Monday, September 19, 2011

Brain-Based Learning: Guideline Six

This week's educational theory is the sixth brain-based learning guideline according to Dr. Sousa: 

Lecture usually results in the lowest degree of retention.

I used to fall asleep in lecture classes. Head on the desk, pencil stuck to the cheek, asleep.

Perhaps one reason lecture results in the lowest degree of retention (I'm guessing the rest of the statement is "out of all types of teaching methods") is because it is boring. I struggle to retain information presented in a boring manner: someone talking, and not doing anything else.

The brain is a parallel processor which means it does more than one action: it controls tastes and smells; it works on both reading and typing. Is it that lecture just doesn't activate the brain enough? The brain could want to process more but have nothing else but to hear the words. When I would write, I would learn more - that is doing two things though. How many students don't take notes? Plenty. Lectures are difficult to sit through.

How can parents and teachers use this theory in life? I had a few ideas:


At first I was struck that parents don't "lecture" to preschool children, in the way they do not sit a child down and drill them on notes. That is true, but do we lecture preschool children concerning behavior? What would happen if parents (myself included) role-played rather than gave rules? Instead of lecturing for a ridiculous number of times, I could try asking one of my children what he or she would do if someone ____ (insert behavior) him or her. We could discuss feelings and emotions to reaffirm the rule, which of course, is important too.

I'm not pumped up about word searches, so I need to keep searching for meaningful activities with spelling words.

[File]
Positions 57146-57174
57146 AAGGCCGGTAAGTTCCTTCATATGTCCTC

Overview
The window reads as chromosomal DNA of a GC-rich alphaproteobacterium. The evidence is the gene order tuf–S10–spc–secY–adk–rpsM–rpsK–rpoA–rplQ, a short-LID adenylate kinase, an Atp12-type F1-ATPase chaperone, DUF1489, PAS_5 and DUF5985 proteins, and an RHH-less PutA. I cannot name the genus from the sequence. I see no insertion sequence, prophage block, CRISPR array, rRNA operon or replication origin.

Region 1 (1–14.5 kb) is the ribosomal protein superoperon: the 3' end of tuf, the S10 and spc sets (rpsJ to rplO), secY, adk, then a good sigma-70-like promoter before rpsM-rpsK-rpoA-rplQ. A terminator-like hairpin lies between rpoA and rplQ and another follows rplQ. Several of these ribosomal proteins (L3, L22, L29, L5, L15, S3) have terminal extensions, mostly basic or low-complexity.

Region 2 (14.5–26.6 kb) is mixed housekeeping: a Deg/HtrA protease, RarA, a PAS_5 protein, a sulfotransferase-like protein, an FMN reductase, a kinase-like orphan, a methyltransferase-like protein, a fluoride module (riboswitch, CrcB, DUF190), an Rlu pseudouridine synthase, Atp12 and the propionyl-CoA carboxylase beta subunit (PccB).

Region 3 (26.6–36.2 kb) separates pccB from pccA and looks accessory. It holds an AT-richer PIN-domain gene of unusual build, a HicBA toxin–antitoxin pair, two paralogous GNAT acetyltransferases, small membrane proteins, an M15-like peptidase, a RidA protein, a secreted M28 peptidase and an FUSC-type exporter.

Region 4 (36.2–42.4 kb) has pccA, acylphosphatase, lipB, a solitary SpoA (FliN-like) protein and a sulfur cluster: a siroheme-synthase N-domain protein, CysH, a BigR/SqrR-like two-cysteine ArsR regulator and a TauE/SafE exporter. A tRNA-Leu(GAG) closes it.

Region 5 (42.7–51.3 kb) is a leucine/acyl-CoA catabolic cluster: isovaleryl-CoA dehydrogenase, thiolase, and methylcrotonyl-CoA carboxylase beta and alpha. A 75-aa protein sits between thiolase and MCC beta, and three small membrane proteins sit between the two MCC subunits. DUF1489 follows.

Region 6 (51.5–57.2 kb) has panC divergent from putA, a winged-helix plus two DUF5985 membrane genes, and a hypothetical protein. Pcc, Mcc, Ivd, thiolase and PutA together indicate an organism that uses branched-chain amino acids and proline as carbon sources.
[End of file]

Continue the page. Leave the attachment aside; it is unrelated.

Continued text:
Older Children

This week, I will be teaching my first spelling words ever. I have never taught junior high before, but I do have a junior high language arts class and we will be doing spelling words. I remember doing crossword puzzles and word searches with my spelling words, but I don't think that necessarily helped me. I need to find other non-lecturing activities.

I thought about doing board races, as this class seems to like activity. They like being "up" and not just sitting. I don't know what to offer as a reward, though, as candy seems like an outdated prize. I also though about playing "around the world" which again allows physical movement.

I'll gladly take tips for non-lecturing spelling word activities! (And possible prizes!)

High School Children

Alas, my high school students. I will teach slave narratives and Puritan writings this week. Instead of lecturing about the facts, I will have students read about the writings. I will assign each student a certain number of sticky-notes (I am thinking five each) to write facts. The class will assemble the notes and we will review them together.

There are different age groups and how I am going to avoid lecturing to them this week. Any ideas to add?

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